ASLSK Examples

Johnny Canuck

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I was very happy to receive my copy of the ASLSK the other day.

In reading through the book, I came across the movement examples at the top of Page 8. These examples show the Germans moving into Russian hexes during the MPh.

The first paragraph of 3.3 says that "Units may . . . not move into a hex containing enemy units during the MPh."

I'm thinking this could cause some problems down the road.
 

Anonymous

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ASLSK examples - are okay

I was a little confused by the examples when I saw them, but they are correct (although I think they could have been better presented graphically).

The units that you think (and I thought) are German units are really the Russian units before their move.

For instance, the squad and LMG in hex H3 looks kinda German in color. But it's not a German 2nd line 4-4-7; it's a Russian 1st line 4-4-7 (the 2-6 LMG is the clue).

The unit started the movement phase in H3 and moved to J2, and that's where it shows up in all its brown glory.

A completely different color or a key on the illustration would have helped explain the difference. (The accompanying text is correct - "In the Russian MPh. . . the 4-4-7 in H3 spends").
 

Brian W

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Re: ASLSK examples - are okay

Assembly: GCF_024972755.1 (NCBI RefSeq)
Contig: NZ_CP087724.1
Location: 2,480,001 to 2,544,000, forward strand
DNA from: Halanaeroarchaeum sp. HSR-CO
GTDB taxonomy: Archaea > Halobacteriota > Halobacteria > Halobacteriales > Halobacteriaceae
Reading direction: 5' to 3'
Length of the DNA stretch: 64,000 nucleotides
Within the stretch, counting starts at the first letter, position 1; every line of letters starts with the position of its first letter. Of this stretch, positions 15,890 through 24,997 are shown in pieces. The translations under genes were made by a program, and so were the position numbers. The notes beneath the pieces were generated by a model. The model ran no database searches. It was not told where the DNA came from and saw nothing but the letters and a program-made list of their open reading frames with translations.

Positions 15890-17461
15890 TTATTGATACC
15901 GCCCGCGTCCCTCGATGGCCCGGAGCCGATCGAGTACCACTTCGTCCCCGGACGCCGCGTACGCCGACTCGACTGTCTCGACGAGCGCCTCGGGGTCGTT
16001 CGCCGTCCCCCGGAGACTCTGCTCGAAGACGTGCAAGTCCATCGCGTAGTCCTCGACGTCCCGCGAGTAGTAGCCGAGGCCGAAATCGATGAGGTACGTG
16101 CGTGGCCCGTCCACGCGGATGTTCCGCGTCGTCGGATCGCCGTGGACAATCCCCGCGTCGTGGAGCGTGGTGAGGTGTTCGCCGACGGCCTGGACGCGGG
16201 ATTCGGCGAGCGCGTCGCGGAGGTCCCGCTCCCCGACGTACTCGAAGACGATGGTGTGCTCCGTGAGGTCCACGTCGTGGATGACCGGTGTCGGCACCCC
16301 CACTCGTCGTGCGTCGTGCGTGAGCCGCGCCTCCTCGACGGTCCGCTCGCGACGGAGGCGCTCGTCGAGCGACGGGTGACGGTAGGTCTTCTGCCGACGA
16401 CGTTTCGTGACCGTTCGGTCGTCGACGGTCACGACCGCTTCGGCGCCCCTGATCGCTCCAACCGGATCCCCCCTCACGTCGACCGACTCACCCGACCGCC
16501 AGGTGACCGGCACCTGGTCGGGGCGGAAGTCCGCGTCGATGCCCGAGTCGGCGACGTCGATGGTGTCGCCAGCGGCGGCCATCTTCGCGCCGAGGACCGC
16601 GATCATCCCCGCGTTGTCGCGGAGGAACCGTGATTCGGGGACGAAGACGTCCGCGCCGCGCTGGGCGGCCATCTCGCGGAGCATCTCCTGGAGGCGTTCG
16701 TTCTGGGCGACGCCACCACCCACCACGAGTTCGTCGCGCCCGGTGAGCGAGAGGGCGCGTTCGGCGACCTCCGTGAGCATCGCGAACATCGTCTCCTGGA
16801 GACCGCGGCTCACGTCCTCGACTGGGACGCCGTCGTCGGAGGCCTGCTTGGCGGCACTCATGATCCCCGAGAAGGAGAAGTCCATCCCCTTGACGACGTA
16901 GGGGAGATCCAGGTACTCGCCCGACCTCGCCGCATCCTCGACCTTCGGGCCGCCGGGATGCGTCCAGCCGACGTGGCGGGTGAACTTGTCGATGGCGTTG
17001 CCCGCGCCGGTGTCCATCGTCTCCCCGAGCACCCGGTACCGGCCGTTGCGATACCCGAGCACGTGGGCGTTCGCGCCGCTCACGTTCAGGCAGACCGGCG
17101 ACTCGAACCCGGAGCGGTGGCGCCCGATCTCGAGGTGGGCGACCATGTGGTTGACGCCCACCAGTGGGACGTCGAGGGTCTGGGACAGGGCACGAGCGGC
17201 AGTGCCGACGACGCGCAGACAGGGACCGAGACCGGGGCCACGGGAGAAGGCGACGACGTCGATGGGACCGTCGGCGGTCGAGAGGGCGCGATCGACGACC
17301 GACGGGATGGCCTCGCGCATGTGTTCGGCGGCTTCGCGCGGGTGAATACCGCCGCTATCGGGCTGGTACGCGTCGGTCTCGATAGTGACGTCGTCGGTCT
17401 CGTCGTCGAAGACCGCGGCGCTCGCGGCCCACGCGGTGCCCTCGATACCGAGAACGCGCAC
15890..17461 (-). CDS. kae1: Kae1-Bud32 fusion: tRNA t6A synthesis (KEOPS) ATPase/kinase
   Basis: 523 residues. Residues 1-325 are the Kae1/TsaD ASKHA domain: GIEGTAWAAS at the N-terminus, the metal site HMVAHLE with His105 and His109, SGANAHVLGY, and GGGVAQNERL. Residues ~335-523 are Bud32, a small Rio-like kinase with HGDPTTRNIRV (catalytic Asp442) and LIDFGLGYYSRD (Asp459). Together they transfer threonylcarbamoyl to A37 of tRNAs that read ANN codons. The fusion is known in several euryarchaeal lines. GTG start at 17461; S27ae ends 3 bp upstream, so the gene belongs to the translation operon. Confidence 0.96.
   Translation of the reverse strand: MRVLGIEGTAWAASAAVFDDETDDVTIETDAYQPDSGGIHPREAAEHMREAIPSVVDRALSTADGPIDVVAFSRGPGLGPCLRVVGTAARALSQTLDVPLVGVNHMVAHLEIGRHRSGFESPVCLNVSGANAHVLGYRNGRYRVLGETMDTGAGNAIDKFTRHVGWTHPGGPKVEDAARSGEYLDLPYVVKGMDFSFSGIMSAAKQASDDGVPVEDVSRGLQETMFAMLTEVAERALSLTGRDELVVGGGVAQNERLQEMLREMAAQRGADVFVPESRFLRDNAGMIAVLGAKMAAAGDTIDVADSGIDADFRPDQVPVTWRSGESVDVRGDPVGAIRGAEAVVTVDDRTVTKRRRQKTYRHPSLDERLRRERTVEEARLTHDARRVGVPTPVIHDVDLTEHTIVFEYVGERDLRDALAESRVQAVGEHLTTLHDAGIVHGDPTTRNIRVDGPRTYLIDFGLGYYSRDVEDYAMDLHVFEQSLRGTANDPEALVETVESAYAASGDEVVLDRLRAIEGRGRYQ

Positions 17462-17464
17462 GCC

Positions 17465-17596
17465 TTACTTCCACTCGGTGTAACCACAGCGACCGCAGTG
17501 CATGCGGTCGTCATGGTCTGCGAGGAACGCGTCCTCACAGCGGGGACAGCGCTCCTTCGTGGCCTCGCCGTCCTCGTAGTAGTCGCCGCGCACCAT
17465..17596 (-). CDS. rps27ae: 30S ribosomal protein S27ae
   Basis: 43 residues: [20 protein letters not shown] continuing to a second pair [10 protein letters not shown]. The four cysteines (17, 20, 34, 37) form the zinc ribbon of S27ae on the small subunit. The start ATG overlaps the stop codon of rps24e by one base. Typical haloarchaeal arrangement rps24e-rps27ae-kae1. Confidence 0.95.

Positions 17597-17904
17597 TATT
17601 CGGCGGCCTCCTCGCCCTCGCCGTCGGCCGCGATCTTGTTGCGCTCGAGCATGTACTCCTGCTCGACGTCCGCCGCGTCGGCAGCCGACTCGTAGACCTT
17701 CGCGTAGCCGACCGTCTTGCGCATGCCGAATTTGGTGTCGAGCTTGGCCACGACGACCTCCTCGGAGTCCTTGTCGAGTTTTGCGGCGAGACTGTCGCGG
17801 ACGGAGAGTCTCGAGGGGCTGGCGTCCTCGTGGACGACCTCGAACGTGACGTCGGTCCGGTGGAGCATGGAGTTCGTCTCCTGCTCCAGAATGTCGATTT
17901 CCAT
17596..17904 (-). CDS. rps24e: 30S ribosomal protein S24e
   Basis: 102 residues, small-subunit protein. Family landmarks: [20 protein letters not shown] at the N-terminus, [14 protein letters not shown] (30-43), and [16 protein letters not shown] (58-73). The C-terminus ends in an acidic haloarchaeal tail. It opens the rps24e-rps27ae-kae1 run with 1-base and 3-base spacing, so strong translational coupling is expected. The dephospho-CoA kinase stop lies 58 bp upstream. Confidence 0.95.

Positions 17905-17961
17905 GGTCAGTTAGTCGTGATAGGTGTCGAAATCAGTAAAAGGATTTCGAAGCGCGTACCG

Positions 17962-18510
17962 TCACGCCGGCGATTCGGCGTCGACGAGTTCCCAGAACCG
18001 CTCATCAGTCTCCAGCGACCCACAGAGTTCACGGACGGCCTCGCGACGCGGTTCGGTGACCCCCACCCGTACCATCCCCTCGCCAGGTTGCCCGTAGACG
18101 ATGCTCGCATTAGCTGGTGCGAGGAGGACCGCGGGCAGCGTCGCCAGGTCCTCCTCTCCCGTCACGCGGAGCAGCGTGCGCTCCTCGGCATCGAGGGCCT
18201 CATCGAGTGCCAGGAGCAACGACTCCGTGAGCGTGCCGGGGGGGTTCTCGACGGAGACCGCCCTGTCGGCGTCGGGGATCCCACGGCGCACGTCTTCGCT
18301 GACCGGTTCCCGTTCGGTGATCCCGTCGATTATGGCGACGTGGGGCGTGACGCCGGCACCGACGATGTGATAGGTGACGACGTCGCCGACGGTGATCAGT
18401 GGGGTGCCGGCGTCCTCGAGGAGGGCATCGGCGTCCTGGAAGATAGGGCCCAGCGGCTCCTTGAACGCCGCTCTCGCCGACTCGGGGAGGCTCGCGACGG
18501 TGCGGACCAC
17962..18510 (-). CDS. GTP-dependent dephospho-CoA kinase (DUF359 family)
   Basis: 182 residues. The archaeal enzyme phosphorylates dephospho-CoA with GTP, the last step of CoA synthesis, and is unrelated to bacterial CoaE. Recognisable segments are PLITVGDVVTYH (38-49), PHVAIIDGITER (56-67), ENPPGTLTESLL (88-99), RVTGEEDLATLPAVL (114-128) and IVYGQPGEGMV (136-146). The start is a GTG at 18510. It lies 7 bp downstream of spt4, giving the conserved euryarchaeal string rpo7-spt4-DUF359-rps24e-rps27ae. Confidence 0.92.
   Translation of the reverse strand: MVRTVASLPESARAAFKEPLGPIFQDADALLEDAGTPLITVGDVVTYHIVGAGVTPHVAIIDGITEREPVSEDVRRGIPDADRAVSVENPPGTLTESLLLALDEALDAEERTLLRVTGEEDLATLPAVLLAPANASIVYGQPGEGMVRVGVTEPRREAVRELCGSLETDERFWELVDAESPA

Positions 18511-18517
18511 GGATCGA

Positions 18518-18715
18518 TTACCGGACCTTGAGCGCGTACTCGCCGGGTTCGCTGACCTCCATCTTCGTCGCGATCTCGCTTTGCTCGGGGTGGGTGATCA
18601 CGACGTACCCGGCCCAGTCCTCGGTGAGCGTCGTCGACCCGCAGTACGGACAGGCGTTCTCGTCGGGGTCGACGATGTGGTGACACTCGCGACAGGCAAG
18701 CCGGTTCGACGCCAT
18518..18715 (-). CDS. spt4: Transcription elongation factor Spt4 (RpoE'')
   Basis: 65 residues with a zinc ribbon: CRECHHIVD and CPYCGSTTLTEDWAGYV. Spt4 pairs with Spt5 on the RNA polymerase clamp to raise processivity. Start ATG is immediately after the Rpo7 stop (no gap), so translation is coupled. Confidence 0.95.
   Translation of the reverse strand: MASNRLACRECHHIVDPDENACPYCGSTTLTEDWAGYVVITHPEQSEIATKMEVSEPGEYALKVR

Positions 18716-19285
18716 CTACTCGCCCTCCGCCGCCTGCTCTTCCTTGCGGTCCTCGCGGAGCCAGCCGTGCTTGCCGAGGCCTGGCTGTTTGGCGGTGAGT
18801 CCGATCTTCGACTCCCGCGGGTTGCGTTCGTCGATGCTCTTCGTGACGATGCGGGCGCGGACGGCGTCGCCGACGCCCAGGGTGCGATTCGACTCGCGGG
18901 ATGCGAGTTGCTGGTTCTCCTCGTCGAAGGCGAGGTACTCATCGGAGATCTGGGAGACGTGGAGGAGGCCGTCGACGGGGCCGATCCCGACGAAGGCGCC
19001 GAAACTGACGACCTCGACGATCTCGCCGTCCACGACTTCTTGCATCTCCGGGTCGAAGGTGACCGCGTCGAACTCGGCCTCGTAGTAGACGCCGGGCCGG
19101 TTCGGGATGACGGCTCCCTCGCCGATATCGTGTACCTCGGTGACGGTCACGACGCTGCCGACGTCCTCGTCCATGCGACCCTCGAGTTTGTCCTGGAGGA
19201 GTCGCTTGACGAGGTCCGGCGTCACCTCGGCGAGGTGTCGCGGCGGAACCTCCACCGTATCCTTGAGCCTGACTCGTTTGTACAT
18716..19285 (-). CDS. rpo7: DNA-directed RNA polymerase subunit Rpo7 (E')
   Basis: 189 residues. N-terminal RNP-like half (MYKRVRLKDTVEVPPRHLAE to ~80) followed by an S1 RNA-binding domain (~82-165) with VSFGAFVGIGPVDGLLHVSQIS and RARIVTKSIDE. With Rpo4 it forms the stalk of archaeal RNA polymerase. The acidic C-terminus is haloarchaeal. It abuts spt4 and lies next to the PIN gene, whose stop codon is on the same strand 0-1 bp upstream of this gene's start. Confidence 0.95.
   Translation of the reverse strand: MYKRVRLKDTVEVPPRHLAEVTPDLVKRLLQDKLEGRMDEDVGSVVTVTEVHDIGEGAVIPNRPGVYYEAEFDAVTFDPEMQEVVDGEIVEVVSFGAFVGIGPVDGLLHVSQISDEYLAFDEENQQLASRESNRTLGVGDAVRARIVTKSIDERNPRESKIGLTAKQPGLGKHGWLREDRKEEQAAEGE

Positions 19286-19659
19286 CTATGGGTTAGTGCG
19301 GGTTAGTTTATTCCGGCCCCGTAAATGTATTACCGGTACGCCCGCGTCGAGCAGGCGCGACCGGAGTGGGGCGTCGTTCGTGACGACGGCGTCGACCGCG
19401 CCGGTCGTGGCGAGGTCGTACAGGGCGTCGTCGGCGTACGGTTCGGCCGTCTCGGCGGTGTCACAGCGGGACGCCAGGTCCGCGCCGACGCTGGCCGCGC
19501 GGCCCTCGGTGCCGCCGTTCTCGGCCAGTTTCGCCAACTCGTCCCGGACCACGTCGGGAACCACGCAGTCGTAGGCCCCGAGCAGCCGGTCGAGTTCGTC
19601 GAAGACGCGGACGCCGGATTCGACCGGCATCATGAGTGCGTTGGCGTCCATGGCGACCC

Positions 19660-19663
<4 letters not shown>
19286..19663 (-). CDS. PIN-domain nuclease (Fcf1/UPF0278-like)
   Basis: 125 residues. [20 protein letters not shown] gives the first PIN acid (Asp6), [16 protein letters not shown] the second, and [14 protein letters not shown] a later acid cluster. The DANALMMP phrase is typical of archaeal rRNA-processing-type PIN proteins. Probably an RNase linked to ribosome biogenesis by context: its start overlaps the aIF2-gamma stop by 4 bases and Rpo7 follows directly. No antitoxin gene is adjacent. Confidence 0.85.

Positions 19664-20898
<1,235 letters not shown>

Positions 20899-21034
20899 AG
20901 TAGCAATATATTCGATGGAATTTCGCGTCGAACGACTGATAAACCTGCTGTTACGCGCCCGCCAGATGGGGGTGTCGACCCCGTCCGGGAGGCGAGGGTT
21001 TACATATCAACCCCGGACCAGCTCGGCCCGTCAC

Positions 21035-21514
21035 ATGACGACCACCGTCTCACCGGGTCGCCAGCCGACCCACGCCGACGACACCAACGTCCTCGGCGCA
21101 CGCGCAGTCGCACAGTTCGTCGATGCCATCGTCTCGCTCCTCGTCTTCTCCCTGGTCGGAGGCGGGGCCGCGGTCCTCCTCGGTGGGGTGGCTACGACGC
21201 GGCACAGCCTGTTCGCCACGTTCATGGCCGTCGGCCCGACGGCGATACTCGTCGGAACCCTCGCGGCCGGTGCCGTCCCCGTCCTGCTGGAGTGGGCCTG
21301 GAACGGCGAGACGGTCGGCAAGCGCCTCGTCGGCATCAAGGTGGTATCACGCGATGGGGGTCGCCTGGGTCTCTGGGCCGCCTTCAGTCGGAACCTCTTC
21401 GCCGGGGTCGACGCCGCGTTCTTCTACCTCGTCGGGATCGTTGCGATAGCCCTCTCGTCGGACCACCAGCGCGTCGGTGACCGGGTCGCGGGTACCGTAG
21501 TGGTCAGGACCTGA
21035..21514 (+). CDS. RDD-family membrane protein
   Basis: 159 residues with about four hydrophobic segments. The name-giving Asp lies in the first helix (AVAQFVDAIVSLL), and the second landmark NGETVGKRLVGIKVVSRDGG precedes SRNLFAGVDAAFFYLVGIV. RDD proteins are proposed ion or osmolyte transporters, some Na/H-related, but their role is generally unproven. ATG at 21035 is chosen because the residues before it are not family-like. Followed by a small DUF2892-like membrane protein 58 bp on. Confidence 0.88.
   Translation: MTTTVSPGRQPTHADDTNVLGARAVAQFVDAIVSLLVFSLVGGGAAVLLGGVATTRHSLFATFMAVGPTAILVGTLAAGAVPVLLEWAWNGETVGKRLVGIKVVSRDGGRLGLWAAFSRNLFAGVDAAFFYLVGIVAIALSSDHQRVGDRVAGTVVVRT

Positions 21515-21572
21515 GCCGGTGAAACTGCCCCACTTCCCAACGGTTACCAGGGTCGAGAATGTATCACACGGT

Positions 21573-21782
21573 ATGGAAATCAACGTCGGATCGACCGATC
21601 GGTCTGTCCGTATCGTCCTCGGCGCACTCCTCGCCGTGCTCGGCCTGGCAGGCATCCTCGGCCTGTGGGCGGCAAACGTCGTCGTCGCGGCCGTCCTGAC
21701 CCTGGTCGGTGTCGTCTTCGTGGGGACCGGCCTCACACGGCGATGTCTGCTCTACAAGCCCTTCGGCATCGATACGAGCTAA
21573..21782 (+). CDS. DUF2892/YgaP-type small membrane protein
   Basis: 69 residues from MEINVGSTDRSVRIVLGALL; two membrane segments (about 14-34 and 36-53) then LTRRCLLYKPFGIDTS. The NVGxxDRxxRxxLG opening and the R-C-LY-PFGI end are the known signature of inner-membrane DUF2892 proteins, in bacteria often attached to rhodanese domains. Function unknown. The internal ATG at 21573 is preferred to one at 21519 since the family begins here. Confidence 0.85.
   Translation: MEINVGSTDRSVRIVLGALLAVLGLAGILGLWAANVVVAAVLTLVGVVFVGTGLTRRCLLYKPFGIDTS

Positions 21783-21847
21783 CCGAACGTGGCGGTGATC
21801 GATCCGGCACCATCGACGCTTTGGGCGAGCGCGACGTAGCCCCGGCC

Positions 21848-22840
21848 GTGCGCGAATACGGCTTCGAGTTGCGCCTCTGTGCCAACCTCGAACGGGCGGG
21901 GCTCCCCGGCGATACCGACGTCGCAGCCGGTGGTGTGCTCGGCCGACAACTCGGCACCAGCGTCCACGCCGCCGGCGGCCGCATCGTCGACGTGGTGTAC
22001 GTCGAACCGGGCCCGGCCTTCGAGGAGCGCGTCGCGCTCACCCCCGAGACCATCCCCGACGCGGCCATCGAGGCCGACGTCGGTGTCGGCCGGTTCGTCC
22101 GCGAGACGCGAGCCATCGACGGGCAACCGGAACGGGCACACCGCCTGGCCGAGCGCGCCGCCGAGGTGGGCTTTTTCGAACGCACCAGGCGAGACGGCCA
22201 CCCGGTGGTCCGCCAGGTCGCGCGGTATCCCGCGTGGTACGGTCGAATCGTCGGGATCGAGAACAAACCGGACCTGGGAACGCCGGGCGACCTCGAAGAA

Greg S said:
For instance, the squad and LMG in hex H3 looks kinda German in color. But it's not a German 2nd line 4-4-7; it's a Russian 1st line 4-4-7 (the 2-6 LMG is the clue).
D'oh! Why oh Why would you have an example with german and russian 447's in at the same time! That's an invitation for mis-undertanding.
 

Anonymous

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There are no German 4-4-7's in the example.

However, the 4-4-7's in their pre-movement positions are colored grey, which, to these eyes, is kinda close to the blue-gray of the German units scattered throughout the rules.

If you look closely at the illustration, you can tell it's not a German counter (the left hand unit on the counter is holding his rifle in a different position from a German counter, and his right foot is flexed at a different angle), but the big 4-4-7 numbers and the color of the counter can be initially misleading.

At least, that's my story.
 

WesN

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I noticed the same thing when I was looking at the example. The Russians are a "light" or "dull" gray before they move then they get their color at the end of the arrow when they show where they moved to.
 

Johnny Canuck

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Thanks for the clarification. Sure looked German to me.

/me puts turns up the light and dons reading glasses.

Hopefully, not too many others will misread it like I did.
 

pryoung

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Have to admit, it took me a moment to understand. I couldn't figure out why the Italians were there when the text kept referring to Russians and Germans. :)
 

Anonymous

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Come to think of it, a dashed outline around the pieces in their "before" locations would probably have made the situation clearer.
 
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